Ninja Theory's creative director on multi-platform games and the challenge of independence
As a pioneer of new IP on the then-fledgling PlayStation 3 platform with Heavenly Sword, Ninja Theory's work was held up as a showcase for what was possible on Sony's shiny new console. But as an independent developer the team's next move needed to go multi-platform, and late last year the company announced a deal with Namco Bandai to publish Enslaved, an action-adventure title that will be available for the Xbox 360 as well.
Here, creative director and company co-founder Tameem Antoniades discusses some of the ongoing challenges of independent development, looks back on the post-Heavenly Sword period and talks about how publishers' attitudes towards game content have changed.
Q: We've not heard a huge amount from Ninja Theory in a while - other than the Namco Bandai publishing deal - so how have things been going?
Tameem Antoniades: Good actually - pretty much keeping a low profile, which is good. When you're starting up you need to announce yourselves, make yourselves known, and right now we're quite happy with the projects we're working on - and happy to work under the radar, just concentrate on getting the development done.
It's only now that we're ramping up with the push to get Enslaved out and visible - but it's very refreshing, compared to working on Heavenly Sword and announcing it around two years before it shipped... and doing demos every three months - it's a big strain.
Q: Well, Heavenly Sword was a bit of a picture-boy for the PlayStation 3 tech - so I guess from that perspective Sony was keen to get that visibility... but it must have been a tough process for a first title.
Tameem Antoniades: It was tough - but our objective was to break into the triple-A development stratosphere, kicking and screaming. So it felt like a very difficult birth, but that's what we needed to do in order to grow. Now that we've got that game out - and it's the same team now working on Enslaved - it's more like we're consolidating our skillset, the way we work, and I'm quite enjoying it. It feels like the team is pretty tight - everyone knows what they've got to do, everyone knows what the limitations are, the hardware's not changing... it's nice, I've never been in that situation before.
The first game was Kung Fu Chaos on the Xbox, which was a next-gen platform - then it was straight into the PS3, and now we're doing multi-platform, and we can focus on the game.
Q: Has it been a positive process taking all of the learning from Heavenly Sword and, to an extent, being able to boil it down into better production methods, improved efficiencies and so on?
Tameem Antoniades: Yes - with Heavenly Sword we had a long development time. I think it took about five years in all, from beginning to end, and I'd say three quarters of that was building tech. And even then our toolset was extremely limited - there's only so much that one team can do, building technology from scratch and then building a game.
So it's been a breath of fresh air being able to start a new project, knowing what the limitations of the hardware is and say: "This is the game we're gonna do, this is the engine we're gonna use," and just go ahead and do it... thanks to Unreal.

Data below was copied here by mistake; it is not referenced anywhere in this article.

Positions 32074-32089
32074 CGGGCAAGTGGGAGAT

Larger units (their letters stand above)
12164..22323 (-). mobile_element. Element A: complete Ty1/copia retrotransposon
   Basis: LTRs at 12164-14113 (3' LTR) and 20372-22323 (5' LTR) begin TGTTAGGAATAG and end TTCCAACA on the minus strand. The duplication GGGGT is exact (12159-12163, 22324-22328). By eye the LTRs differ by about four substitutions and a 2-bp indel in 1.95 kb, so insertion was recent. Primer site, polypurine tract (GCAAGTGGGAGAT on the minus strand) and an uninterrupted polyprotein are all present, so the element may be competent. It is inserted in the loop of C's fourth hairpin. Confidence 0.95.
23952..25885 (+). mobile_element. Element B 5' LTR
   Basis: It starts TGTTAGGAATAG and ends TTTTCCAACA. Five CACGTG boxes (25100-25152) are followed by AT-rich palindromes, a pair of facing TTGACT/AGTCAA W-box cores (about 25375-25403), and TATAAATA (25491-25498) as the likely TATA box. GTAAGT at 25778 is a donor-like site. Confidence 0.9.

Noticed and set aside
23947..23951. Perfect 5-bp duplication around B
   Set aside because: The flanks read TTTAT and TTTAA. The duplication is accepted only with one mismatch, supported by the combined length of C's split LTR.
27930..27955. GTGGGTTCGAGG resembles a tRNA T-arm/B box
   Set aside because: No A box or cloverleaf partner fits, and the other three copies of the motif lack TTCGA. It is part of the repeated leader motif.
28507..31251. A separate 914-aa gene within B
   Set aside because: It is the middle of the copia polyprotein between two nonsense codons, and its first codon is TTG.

Q: And when you've made that level of investment in tech, I guess it makes it a no-brainer to continue on with a platform in order to be able to reuse it?
Tameem Antoniades: Well, for Heavenly Sword we built all the tech from scratch because we started so early that there weren't really tools and tech out there for us to use, it was very rudimentary - so we had to.
But under our exclusivity mandate [with Sony] all of that tech is exclusive to the PS3, so going multi-platform meant that we couldn't use it. So we had to start all over again.
Q: Was that frustrating?
Tameem Antoniades: Well, the engine was good - we've got a good coding team, and I think the engine for Heavenly Sword looked spectacular. But it's the toolset that matters - the one that your artists and designers use. And our toolset on that game was extraordinarily rudimentary.
So our focus on Enslaved was productivity for designers and artists - and Unreal basically had that.
Q: Was it an easy decision to go with Unreal?
Tameem Antoniades: It was the only engine that had proven itself on PS3 and Xbox 360 - there wasn't anything really else competing with it at that point in time.
Q: Had you been evaluating other tech options?
Tameem Antoniades: We knew that Unreal was the choice. We still evaluated it, but evaluating a platform like Unreal takes months and months of time. And then you design the game around the engine.
Q: So it's been a tricky time for some independent developers - did the timing of Heavenly Sword and the deal with Sony insulate you against the the turbulence of the last couple of years?
Tameem Antoniades: It was difficult, actually, because once our exclusivity was done we had lots of staff, we didn't have an IP and we didn't have an engine. As a studio we don't rely on investments or debt, so we use whatever we have in the bank to fund our next product.
We had a very tight window in which to place a game - and it was touch-and-go, fifty-fifty whether we'd make it or not.
Q: For a company like Ninja Theory to have only had a fifty-fifty shot - with the profile and track record - I wonder what that says about the chances for less well-known developers...?